Seeing vs. Believing Mobile Commerce Is Happening

Mobile commerce is not always easy to see.

I regularly receive notes after writing about this or that mobile shopping survey with readers not necessarily agreeing with the results since they haven’t personally witnessed the same thing while they’re in a store, for example.

This is a very natural and instinctive reaction.

A while back, when I was teaching marketing research at the business school of a university, I described Nielsen households and how the tracking of what people watched was done.

One student said he didn’t believe it, since not only did he never hear of it but also that that no one he knew had ever heard of it either.

We then did an exercise to determine about how many total people he likely knew and then put it in context of the total number of people in the U.S. who watch TV. Though he never saw it, he ultimately did believe it.

The reality is that mobile commerce is happening all around us, though we may either not see it or recognize it.

While in London yesterday morning, I visited several shops to see if there was anything visible relating to mobile shopping going on, but ended up just witnessing shoppers talking on their phones and regularly texting while in stores.

I did the same in Paris in the afternoon, meandering through a couple of very large malls and stores, and witnessed pretty much the same thing.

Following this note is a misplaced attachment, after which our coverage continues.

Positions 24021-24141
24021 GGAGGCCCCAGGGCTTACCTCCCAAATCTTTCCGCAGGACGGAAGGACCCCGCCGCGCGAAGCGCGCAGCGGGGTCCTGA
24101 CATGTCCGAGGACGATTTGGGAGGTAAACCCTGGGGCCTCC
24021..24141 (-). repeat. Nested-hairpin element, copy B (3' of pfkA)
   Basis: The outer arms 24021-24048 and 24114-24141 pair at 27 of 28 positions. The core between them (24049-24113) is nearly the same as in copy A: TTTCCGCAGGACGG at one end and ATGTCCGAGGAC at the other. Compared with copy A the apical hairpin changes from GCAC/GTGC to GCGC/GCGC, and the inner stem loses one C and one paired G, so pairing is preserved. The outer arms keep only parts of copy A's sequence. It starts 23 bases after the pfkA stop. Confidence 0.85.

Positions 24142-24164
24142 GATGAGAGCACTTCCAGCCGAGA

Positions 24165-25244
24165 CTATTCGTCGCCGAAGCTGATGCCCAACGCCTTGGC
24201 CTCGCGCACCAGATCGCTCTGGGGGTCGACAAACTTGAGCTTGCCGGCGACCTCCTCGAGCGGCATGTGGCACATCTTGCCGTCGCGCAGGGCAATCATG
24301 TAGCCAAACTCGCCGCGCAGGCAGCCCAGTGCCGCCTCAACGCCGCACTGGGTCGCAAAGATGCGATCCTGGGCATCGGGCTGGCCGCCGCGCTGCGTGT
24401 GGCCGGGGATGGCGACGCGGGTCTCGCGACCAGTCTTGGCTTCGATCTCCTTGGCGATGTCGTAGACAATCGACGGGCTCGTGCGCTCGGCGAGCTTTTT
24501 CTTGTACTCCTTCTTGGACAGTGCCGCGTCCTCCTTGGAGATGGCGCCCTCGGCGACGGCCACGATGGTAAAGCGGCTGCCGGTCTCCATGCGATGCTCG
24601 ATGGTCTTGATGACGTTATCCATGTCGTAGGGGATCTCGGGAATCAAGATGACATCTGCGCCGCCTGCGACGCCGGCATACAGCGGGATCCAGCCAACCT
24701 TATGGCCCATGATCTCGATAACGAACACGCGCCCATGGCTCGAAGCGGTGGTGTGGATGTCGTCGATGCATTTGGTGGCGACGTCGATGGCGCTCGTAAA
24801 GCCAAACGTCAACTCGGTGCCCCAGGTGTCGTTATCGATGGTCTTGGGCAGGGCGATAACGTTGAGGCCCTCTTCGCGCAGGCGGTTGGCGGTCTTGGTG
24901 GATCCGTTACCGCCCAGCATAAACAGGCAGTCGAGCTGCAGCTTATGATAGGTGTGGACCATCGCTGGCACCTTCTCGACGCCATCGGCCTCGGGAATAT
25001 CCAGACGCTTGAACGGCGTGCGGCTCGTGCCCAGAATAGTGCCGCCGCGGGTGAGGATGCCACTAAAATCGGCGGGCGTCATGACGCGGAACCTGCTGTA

I didn’t see anyone scanning prices, though employees at Best Buy and Staples regularly tell me that many customers do it all the time and I see the national and global studies confirming this.

While the employees of a Sephora store walked around and took in-aisle payments through their mobile devices, it was a no-big deal event, since those stores have been doing that for some time.

Somewhat ironically, this is one of the mobile shopping activities that shows up in many surveys as relatively low in terms of percentages of people and stores doing it. Yet at stores like Sephora and Nordstrom, where this happens all day, each and every day, it is highly visible.

The numbers around many aspects of mobile shopping are huge, by most any measure.

Just because someone doesn’t see it doesn’t mean it isn’t happening.

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3 comments about "Seeing vs. Believing Mobile Commerce Is Happening".
  1. Paula Lynn from Who Else Unlimited , March 11, 2014 at 10:44 a.m.
    Did you happen to catch the piece on 60 Minutes last Sunday evening about tracking especially via mobile ?
  2. Pete Austin from Triggered Messaging , March 11, 2014 at 11:03 a.m.
    I see exactly the same thing in London and other English cities - almost nobody using smart phones for shopping, except as a device for talking and texting. Don't see how the contrary experience at a couple of niche chains, even if every single shopper there is scanning prices like mad, is at all relevant in comparison. Sorry, mobile shopping is not huge. What *is* huge, and what I think gets mistaken for true mobile shopping, is doing research on the Internet before buying on a website or going to a physical store.
  3. Chuck Martin from Chuck Martin , March 11, 2014 at 3:27 p.m.
    What you describe as being huge is part of mobile shopping, as defined in Mobile Influence and as part of the Mobile Shopping Life Cycle, Pete.